This situation is set up by looking at what the NPCs are trying to do and their resources, and with them creating a situation which the PCs must in some way react to. The PCs react to this situation with energy, pushing it out into an action. I see how the NPCs will react to the PCs' action, and apply resources and organization in the way they would, based on their goals, motivations, and personalities. This back and forth act, react, and react to the reaction process can last a good many sessions.

You can sum up a lot of the way I GM with these two articles. A lot of knowing Who and Why, with the What primarily being inspired by the actions of the PCs.

UPDATE: Even Carl "Mutagenic Substances" Nash has been wallowing in this sort of play. He adds this thought:

One thing that has come of all these combat-less sessions is that I have completely abandoned the experience tables in the Mutant Future rulebook and have gone to free form experience awarding. I wouldn't feel right to not award experience for all these sessions of brilliant role playing. The party could easily have been killing things left and right but that would have accomplished very little and I want to reward role playing, not discourage it. I now evaluate what the party accomplished last session and give out a reward that I feel is in keeping with what happened, whether or not any monsters were killed or any treasure was found.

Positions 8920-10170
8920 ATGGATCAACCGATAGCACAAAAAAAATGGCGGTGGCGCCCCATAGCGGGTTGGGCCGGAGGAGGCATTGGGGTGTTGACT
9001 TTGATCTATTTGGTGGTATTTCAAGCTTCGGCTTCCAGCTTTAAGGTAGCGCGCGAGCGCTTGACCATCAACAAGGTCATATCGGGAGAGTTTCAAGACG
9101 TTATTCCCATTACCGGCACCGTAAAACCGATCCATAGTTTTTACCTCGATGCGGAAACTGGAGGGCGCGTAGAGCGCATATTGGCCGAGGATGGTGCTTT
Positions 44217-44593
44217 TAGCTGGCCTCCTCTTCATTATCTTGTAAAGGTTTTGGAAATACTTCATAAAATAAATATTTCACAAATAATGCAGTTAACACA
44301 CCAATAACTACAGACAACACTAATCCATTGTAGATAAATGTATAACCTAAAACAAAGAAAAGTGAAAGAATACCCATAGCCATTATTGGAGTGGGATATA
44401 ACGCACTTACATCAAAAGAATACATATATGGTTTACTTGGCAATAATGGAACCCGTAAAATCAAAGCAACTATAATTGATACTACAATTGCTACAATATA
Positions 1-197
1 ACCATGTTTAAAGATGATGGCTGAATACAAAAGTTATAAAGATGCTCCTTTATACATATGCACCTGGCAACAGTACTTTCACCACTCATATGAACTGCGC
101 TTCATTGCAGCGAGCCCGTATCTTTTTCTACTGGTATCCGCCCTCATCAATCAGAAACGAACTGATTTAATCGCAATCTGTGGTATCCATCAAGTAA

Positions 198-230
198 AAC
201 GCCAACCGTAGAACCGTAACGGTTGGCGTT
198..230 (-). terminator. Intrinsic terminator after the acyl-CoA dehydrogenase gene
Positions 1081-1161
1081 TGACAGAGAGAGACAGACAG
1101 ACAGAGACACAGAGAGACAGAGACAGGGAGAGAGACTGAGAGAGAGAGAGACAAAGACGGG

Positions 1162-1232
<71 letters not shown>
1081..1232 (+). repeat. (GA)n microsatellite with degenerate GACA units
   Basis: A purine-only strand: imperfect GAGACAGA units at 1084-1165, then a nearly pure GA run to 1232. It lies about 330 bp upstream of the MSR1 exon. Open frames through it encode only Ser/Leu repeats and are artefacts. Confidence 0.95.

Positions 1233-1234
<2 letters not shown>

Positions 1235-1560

Yeah, I've been facing similar issues myself. Not sure yet how I'm going to jump, but I think I'll dig up an old article by Katherine Kerr on this subject, as I recall it went pretty far towards creating the EXP system I used during my college games, and it was viewed pretty favorably by the players.

Saturday, September 12, 2009

Potions in Pitsh

Here are a few more things you can spend your ill-gotten, er, I mean, hard-won loot on while you're in Pitsh.

Extra-healing Potion – 300 gp: There are two doses in this potion that heal 6-12 points of damage each.